With the US Open in full flow, tennis fashion took a hit earlier this week when it emerged that there was to be new dress code for the French Open. Not content with renovating the tennis courts and the stands, Roland Garros will implement a tennis wear dress code, which is thought not to be as strict as The All England Club. Although details of the code are yet to be set in red clay, comments from Giudicelli set out that Serena Williams’ catsuit, which lit up the tournament last year, will not be allowed. By Roland Garros following Wimbledon with a dress code it should be asked, would the catsuit have been allowed at SW19 if it had been in white? We should also ask would an outfit worn by Roger Federer or Rafael Nadal have received such treatment?
The bodysuit, or catsuit as it has often been referred to, was worn by Serena Williams at the French Open. It was black, with a red belt and the Nike swoosh at the centre of the torso. It had short sleeves and was full length to the ankles. The fashion side of the suit has not been missed and with some well timed superhero movies being released, it was likened to the suit a superhero would wear. Who can argue with that – Serena is a player who provides a super human level of competition. She has also never been one to miss out in the fashion stakes, but the suit was designed more for function. The suit was conceptualised as a compression garment so as to reduce the chance of blood clots building up, a condition that Williams suffered from after giving birth.
Such suits have appeared in a number of other sports. Remember the “flight suit” worn by the great Cathy Freeman at the 2000 Olympics. But Williams isn’t the first Tennis player to wear skin tight outfits on court. Nick Kyrgios has often been seen wearing compression leggings. Rafael Nadal wore a skin tight Nike pro vest to the US Open once. Yet no official wanted to make a change to the dress code after Nadal wore it. The most comparable example however is the outfit that Anne White wore to Wimbledon in 1985. This was an all white bodysuit and it caused quite a stir. Interestingly she was allowed to play wearing it, but asked to choose a different outfit after the match was delayed for a day because of rain. Now Wimbledon takes the precaution of having designs for tennis outfits submitted in advance, a step that the French Open appears to be copying.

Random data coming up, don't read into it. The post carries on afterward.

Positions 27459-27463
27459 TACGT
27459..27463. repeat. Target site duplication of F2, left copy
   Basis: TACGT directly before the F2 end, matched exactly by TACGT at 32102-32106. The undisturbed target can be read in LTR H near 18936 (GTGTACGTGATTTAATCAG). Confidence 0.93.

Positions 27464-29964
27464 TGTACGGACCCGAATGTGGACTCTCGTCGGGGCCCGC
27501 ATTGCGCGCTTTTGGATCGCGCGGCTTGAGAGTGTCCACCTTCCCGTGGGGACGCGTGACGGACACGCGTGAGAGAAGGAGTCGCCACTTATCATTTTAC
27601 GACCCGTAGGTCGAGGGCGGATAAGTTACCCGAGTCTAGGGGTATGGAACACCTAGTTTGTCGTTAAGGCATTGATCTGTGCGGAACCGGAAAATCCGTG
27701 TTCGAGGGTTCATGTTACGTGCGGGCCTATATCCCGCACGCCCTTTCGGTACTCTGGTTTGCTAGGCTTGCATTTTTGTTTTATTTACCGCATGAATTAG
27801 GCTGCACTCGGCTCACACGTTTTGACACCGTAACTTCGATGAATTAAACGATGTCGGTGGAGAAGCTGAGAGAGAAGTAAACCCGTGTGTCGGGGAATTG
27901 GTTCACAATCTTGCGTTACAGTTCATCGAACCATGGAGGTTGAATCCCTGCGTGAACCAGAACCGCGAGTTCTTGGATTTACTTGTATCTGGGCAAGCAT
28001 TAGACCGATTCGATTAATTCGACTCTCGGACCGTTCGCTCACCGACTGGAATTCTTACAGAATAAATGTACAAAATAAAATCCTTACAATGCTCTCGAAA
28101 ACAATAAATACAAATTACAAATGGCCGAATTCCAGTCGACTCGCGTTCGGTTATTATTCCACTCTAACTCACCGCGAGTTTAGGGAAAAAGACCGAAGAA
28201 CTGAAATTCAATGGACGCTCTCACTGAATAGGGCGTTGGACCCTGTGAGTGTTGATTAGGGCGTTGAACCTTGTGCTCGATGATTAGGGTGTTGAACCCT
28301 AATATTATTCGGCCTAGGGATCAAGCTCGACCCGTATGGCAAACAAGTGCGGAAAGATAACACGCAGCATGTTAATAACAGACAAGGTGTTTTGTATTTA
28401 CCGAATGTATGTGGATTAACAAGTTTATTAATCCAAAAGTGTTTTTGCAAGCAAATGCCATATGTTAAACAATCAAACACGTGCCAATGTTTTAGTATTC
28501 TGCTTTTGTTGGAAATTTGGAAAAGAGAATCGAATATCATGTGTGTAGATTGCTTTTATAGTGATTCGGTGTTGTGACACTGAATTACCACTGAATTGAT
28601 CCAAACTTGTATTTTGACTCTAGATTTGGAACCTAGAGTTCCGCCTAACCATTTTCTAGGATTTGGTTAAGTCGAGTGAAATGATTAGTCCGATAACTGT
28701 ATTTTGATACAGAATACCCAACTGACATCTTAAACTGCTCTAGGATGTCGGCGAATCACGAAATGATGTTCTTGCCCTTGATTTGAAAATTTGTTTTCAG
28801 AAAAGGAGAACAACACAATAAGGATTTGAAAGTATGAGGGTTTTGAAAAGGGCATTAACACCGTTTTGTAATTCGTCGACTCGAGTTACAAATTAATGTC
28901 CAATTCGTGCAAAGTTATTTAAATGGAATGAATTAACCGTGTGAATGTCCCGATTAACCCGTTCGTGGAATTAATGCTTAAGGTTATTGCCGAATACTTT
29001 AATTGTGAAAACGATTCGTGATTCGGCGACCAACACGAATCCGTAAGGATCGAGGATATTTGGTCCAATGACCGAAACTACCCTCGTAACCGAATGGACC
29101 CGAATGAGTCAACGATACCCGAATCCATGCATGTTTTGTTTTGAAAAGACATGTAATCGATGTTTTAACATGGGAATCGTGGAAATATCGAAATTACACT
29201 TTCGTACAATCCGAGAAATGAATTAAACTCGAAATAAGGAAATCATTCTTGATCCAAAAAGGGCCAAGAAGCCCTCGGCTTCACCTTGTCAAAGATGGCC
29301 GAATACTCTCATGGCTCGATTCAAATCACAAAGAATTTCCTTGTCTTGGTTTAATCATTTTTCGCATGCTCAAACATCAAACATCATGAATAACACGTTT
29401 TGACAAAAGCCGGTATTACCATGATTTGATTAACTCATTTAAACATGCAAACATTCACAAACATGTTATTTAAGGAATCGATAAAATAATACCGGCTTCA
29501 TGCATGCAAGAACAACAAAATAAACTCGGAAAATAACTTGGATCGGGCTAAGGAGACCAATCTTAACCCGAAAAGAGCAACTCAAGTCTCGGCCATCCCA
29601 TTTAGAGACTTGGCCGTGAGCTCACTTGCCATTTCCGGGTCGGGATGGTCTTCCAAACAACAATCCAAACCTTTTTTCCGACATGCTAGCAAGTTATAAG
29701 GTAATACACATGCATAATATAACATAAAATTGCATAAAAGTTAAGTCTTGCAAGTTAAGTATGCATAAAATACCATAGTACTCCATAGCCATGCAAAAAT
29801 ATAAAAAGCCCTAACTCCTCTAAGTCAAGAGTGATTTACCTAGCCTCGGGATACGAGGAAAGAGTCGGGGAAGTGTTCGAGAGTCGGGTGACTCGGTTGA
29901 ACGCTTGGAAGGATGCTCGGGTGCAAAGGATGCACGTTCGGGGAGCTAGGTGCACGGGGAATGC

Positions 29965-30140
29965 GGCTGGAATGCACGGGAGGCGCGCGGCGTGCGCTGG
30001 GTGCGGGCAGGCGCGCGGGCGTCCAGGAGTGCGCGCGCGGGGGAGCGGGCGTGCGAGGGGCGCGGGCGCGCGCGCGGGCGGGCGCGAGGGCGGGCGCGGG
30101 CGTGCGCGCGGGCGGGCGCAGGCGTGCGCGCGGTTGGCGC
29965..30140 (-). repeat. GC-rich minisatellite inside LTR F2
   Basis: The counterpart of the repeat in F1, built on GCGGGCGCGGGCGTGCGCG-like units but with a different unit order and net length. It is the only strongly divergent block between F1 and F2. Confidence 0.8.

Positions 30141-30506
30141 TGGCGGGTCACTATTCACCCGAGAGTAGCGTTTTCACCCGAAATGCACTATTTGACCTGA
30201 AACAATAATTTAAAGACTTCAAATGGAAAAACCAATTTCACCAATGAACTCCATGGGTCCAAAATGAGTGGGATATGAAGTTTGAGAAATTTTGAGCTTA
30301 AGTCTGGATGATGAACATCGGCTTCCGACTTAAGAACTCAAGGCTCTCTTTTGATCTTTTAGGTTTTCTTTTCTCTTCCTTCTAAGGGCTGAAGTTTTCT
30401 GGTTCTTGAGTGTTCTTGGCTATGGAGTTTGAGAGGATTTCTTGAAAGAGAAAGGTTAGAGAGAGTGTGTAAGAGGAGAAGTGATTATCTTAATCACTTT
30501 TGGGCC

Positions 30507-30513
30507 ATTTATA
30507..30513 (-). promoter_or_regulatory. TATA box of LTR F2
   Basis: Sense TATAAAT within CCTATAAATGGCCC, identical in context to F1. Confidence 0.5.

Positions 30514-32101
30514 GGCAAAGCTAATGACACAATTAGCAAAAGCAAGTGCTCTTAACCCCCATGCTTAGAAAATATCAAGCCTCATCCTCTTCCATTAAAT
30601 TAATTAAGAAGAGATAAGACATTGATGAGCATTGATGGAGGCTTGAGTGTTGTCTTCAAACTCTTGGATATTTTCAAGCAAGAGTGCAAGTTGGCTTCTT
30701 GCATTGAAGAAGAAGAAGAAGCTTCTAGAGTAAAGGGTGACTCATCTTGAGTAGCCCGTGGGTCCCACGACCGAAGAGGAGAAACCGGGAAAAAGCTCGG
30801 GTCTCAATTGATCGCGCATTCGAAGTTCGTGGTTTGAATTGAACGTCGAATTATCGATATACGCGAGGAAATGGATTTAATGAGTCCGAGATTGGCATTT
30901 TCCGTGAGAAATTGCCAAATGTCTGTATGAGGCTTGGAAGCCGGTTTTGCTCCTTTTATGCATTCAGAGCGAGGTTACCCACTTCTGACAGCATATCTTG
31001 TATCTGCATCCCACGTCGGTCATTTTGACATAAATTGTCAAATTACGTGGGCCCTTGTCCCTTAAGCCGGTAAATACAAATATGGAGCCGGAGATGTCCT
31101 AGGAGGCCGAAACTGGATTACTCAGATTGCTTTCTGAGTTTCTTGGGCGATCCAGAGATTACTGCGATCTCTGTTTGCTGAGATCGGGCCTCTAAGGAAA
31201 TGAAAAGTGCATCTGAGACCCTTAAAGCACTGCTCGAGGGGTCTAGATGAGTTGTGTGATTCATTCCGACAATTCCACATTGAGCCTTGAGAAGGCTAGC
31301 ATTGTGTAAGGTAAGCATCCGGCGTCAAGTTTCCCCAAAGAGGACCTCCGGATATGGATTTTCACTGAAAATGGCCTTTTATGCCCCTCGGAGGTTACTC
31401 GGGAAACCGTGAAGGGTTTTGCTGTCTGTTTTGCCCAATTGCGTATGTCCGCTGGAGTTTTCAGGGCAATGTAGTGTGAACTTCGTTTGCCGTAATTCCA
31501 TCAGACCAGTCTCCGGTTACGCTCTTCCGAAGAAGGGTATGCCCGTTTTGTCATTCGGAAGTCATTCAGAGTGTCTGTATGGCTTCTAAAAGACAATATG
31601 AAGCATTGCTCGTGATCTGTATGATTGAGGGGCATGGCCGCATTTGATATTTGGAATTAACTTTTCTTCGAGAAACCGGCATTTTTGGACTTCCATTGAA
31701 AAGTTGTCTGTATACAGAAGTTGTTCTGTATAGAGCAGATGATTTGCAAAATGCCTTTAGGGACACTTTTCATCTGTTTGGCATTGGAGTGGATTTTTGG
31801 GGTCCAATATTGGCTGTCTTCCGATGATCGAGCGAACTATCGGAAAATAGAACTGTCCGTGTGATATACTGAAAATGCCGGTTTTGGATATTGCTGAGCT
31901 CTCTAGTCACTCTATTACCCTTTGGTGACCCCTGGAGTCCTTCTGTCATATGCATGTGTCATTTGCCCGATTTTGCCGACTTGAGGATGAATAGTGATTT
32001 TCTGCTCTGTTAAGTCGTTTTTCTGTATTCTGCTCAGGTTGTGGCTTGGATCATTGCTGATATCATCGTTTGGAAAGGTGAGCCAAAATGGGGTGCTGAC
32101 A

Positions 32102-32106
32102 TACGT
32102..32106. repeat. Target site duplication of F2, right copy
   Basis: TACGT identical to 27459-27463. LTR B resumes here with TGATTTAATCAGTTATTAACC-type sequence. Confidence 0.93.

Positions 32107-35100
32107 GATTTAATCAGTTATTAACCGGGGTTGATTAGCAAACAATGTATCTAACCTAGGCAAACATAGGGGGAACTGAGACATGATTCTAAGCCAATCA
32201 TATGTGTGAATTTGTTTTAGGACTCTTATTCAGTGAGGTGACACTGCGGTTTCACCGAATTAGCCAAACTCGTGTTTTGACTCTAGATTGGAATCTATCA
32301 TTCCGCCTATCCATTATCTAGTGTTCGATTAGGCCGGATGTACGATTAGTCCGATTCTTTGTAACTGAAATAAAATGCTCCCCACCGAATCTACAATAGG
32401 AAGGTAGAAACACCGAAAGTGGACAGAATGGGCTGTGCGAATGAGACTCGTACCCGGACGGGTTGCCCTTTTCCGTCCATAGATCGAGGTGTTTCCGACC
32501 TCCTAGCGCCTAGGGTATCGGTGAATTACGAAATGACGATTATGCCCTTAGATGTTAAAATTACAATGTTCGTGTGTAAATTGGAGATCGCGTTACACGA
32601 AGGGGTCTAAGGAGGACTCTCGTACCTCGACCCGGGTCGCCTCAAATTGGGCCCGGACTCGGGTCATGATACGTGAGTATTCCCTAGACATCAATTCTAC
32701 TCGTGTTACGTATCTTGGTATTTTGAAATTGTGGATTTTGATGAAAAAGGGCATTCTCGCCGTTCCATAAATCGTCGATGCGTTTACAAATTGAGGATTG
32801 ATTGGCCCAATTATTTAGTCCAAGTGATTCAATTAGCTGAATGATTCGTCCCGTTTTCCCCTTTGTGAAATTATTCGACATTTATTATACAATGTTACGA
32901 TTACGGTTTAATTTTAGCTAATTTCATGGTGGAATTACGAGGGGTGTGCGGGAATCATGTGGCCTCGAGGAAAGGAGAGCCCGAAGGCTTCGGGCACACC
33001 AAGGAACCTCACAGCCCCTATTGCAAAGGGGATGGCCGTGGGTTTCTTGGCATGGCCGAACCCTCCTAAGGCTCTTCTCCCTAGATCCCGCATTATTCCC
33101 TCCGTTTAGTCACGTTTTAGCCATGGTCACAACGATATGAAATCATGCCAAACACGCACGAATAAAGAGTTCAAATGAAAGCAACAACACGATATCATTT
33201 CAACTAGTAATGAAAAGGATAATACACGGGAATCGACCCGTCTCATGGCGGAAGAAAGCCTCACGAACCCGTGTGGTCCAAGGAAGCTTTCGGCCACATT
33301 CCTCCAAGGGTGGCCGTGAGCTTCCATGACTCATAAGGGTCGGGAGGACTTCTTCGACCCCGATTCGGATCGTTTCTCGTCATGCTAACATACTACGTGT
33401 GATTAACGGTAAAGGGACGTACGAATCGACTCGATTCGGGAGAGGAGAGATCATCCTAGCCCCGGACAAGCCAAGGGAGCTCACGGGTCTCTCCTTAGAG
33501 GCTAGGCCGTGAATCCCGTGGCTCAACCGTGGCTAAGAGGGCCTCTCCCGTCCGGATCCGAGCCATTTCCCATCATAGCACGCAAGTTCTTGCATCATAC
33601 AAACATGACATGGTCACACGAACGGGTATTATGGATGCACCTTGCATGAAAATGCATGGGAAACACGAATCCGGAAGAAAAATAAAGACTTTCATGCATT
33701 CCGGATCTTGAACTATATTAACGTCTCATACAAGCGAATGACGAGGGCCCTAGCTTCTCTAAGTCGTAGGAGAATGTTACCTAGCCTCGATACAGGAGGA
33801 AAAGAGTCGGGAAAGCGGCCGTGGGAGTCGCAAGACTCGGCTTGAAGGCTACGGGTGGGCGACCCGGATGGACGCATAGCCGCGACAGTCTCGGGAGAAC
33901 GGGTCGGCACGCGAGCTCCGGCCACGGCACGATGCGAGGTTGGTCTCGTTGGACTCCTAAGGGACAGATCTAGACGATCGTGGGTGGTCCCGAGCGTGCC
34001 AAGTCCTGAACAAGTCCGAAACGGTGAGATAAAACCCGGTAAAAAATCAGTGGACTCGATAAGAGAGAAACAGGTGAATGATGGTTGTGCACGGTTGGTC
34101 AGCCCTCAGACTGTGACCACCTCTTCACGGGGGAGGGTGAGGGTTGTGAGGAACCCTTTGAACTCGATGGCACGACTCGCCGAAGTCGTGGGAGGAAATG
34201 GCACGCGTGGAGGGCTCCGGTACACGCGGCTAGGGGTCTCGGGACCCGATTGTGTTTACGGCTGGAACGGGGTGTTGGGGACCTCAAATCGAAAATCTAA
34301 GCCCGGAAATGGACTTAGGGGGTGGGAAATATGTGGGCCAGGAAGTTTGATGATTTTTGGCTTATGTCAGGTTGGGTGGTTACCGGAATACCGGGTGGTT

But the French Open is missing a trick. It has always been considered the tournament of more style and flair when compared to the All England Club. The loose clay being in contrast to the pristine lawns, the boisterous crowd compared to he silent spectators, the dashes of colour against the all white dress code. It was the tournament that let the Parisian style give it a little edge. With more adventurous camera work, the victor signing the lenses for the audience, interviews taking place on court, the French Open always had a relaxed charm about it.
By not having a dress code policy for so long, the French Open has encouraged the stylists to push the envelope with more daring designs. Vogue and Esquire often give a spread to the outfits worn at the tournament. Organisers will have to hope that the action they take doesn’t dent this fine reputation or indeed allow Wimbledon to become the fashionable grand slam as it has threatened to be for so long.
This begs the question – would a white version of the catsuit (like the one worn by Shrive) have been allowed at Wimbledon last year? There certainly would not be any sort of trade mark issue like the one Federer faced last Wimbledon.
There is nothing in the Wimbledon dress code rules that actually prevents the wearing of catsuits (for women or men).
Rule 1 states:
Competitors must be dressed in suitable tennis attire that is almost entirely white and this applies from the point at which the player enters the court surround.
Rule 9 states:
Any under garments that either are or can be visible during play must also be completely white except for a single trim of colour no wider than one centimetre. In addition, common standards of decency apply.
The word “suitable” in Rule 1 does mean that the tournament director has a level of discretion for determining what is acceptable Tennis attire. However, without the red belt, a version of the catsuit could fit within the rules provided that it was white. If the suit was considered to be an undergarment, because of its skin tight fit, it would still be acceptable under Rule 9. Given some of the outfits worn previously it would be hard to argue that such an outfit was the first seen at Wimbledon to contravene the “common standards of decency” rule.
Earlier this year Nike had to respond when female players found that their dresses rose up above the waist line when serving. Briton Katie Boulter used a headband to secure the waistline of her dress during qualifying. Wimbledon allowed the design because it complied with the colour code – surely a white version of the Serena catsuit would be allowed.
Whether it would be or not. Serena has already said that she would not return to the outfit – lightning doesn’t strike twice. We just have to wait and see the form that a French Open dress code will take.